Former Mossad chief Shabtai Shavit defeated the Tax Authority and the Pensions Administration in the Treasury in a class-action lawsuit filed on the advice of his accountant.
Weksler, Kodenzik, Enoch & Co. examined his income tax statement and found that Shavit deserved an additional tax credit under Amendment 190 to the Income Tax Ordinance. The details of the arrangement were given to Maariv exclusively.
According to the lawsuit, the tax refund rate granted to Shavit was estimated at about NIS 100,000. Yet, the tax authority initially refused to grant the request, so a class action lawsuit was filed in March 2018.
A compromise settlement was reached and submitted in early 2021 for approval by the Tel Aviv Regional Labor Court.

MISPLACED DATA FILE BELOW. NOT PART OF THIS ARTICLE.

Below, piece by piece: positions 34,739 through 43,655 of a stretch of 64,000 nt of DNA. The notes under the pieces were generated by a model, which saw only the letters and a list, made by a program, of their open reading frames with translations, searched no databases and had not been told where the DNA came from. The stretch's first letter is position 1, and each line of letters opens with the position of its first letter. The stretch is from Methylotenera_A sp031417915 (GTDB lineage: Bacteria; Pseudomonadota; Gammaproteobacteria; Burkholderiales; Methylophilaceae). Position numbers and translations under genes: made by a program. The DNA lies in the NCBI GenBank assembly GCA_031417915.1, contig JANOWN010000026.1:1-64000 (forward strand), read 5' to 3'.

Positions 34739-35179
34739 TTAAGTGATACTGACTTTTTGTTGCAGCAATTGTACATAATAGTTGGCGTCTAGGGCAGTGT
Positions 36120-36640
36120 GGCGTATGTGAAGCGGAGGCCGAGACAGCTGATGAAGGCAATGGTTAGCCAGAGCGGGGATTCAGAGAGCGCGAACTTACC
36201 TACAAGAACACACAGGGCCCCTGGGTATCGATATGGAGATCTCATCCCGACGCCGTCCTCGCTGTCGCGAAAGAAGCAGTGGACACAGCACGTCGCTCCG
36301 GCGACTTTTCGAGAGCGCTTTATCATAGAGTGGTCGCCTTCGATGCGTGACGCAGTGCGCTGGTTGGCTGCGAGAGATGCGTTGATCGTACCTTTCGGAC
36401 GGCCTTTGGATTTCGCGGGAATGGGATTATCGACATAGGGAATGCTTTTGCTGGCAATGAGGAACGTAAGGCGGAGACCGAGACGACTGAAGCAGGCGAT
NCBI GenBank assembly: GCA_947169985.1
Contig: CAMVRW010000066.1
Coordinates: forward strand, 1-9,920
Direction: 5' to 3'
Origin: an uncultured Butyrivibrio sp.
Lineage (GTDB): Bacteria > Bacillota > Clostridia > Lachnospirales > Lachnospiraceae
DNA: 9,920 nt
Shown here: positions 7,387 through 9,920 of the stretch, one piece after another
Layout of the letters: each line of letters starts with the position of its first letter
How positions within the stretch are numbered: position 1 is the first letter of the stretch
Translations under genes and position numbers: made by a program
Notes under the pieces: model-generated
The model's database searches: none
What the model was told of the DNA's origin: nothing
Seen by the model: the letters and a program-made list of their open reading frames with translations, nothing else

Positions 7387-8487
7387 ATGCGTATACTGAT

The arrangement concerns a defined group entitled to tax refunds, and the position of the tax authority is that it didn’t accept the claims of the plaintiffs. It obliges the Treasury and the Pensions Administration to publish in the press notices of the principles of the arrangement presented.
Under the arrangement, any retiree who received a pension from the state in the six years prior to the filing of the claim (i.e from 2012) and didn’t seek to monetize this annuity is entitled to a refund.
Reimbursement is conditional on the state deducting withholding tax from its allowance, without regard to the additional exemption due to it as stated under section 190.
The Pensions Administration in the Treasury will receive from the tax authority the list of beneficiaries. The tax authority must notify anyone who is eligible so they can claim the money they deserve.
Shavit told Maariv that his accountant, who handled the finances of a company he owned, drew his attention to eligibility for reimbursement and that he himself didn’t personally address this issue.